Theresa May to meet US investors in New York to allay Brexit concerns


Theresa May will meet major US investors in New York in an attempt to reassure them about the Brexit process.

The Prime Minister is among the world leaders who have arrived in the US city for the United Nations General Assembly (UNGA) amid tight security following the bomb attack in the Chelsea district of Manhattan.

She will take part in a high-level summit on the migrant crisis, where she is pressing for a recognition that countries have the right to control their own borders, and a better distinction between genuine refugees and people moving for economic reasons.

But Mrs May will also take the opportunity to meet key US businesses with investments in the UK, in an effort to allay their concerns.

She said she would meet "business leaders here in the US" to "keep businesses investing in the UK in key sectors".

During her visit to New York Mrs May will meet Japanese prime minister Shinzo Abe for talks on Tuesday, just weeks after his government produced a 15-page dossier listing his country's firms' concerns over Brexit.

Mrs May will host a round-table event for major US investors from industries ranging from banking to entertainment.

Firms represented at the event will include Goldman Sachs, Morgan Stanley and Amazon.

She will also attend a reception for firms from both the UK and US that are engaged in transatlantic trade.

"What I will be talking about with both American and British business leaders is about how we can encourage that trade and investment between the two countries," Mrs May told reporters on the RAF Voyager taking her to New York.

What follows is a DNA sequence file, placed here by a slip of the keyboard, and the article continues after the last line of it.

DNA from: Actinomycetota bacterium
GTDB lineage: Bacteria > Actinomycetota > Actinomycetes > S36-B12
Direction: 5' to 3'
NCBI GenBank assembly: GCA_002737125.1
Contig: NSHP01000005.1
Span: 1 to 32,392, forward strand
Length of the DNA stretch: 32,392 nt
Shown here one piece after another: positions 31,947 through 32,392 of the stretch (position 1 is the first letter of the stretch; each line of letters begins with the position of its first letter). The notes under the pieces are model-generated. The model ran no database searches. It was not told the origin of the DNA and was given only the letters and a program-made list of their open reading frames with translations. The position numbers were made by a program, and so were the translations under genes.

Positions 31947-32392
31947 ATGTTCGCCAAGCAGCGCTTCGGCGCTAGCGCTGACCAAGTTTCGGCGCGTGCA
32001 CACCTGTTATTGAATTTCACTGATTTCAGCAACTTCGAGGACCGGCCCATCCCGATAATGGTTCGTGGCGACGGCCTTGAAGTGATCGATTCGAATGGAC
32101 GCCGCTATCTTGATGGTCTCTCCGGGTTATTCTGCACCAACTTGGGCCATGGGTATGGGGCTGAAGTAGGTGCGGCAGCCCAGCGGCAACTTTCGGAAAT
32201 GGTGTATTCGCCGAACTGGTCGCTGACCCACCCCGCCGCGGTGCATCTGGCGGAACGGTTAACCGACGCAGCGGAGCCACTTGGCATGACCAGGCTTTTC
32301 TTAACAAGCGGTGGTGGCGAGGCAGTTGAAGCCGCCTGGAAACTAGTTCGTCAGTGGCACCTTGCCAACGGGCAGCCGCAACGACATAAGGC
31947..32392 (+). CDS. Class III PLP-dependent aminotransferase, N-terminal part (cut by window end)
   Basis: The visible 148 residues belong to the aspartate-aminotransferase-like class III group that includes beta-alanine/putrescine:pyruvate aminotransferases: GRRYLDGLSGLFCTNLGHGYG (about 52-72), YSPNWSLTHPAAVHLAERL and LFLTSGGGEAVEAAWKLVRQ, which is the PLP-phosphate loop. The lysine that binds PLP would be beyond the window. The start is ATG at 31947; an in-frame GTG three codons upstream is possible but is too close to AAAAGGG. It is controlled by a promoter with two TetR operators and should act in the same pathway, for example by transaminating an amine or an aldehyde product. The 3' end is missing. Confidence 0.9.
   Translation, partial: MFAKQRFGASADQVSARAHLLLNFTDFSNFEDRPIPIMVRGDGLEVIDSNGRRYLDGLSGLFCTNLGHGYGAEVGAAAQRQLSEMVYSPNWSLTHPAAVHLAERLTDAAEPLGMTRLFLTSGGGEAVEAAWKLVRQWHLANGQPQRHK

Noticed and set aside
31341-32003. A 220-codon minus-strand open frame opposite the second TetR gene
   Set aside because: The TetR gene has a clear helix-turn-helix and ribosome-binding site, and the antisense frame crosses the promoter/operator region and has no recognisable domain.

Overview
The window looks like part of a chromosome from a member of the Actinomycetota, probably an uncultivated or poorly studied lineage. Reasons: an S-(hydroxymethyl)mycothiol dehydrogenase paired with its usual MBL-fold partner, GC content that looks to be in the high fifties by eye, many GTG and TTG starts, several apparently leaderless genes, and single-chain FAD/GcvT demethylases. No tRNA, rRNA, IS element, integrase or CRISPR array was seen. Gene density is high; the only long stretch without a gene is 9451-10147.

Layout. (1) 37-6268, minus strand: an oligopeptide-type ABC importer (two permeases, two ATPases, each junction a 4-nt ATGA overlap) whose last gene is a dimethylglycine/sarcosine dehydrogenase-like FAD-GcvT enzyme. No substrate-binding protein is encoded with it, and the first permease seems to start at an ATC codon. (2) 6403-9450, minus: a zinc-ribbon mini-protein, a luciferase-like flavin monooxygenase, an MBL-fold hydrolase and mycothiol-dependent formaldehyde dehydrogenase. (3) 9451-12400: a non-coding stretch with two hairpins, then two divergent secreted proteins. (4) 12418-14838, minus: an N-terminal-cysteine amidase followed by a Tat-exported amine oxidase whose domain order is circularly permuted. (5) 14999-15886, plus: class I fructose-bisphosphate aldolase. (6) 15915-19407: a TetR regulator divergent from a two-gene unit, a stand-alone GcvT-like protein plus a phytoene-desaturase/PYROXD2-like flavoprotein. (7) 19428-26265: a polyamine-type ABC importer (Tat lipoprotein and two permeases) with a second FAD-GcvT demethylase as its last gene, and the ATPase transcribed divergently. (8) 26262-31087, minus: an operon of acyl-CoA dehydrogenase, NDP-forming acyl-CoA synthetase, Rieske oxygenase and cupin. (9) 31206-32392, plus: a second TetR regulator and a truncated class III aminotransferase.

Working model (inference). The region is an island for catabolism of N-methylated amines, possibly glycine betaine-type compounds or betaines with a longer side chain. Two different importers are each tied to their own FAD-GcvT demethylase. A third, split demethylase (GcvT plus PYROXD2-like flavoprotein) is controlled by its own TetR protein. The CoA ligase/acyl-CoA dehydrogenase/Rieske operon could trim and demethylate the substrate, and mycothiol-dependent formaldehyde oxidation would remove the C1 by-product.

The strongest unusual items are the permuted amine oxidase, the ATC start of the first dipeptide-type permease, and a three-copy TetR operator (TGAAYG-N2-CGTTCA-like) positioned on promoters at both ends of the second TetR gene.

"Something like a million people in the UK wake up each morning and go to work for an American company in the UK.

"I will be talking to them and hearing from them what their emphasis is in terms of the issues that they want us to address, but when we go into the negotiations for the trading deal with the European Union that will pertain once we have left the EU, we will be aiming to get the right deal for the UK."

That "ambitious" deal would cover both goods and services, she insisted.

Mrs May set out four priorities for her first UNGA as prime minister.

"The first is on migration, where I want to encourage a better global approach to better managing migration flows throughout the world.

"The second is on Syria, and that's going to be around securing more and better humanitarian support for those who are in need in Syria.

"On aviation security, we are looking to strengthen international efforts on aviation security.

"We have put forward a resolution to the security council, I think it's the first time it's had a resolution on aviation security, which we hope is going to be supported later this week.

"Finally, on modern slavery I want to raise awareness of the need for us to be working internationally to deal with this terrible crime of modern slavery that takes place across the world.

"Those are the priorities for UNGA itself, but outside of that there will be opportunities - I will be meeting various leaders from Pakistan, Japan, Egypt, Turkey among others."

Ahead of the summit, Mrs May said that refugees should claim asylum in the first safe country they reach and stressed that nations have a right to control their borders and a responsibility to prevent illegal and uncontrolled migration.

She defended the UK's actions on helping refugees fleeing the conflict in Syria.

She told reporters on the plane: "We have always taken the view in relation to helping Syrian refugess that, actually, we can help all Syrian refugees by putting aid into the region. We are the second biggest humanitarian donor, we have a very proud record - there will be Syrian children being educated, people with medical supplies, with water, with food, as a result of the efforts that the UK taxpayer has put in through our donations.

"We are taking the 20,000 from the Syrian vulnerable persons relocation scheme but we also are taking Syrians in through other routes as well - through the normal asylum seeking route, (and) we are taking 3,000 vulnerable children from the region, some of whom will be Syrian, some will not be."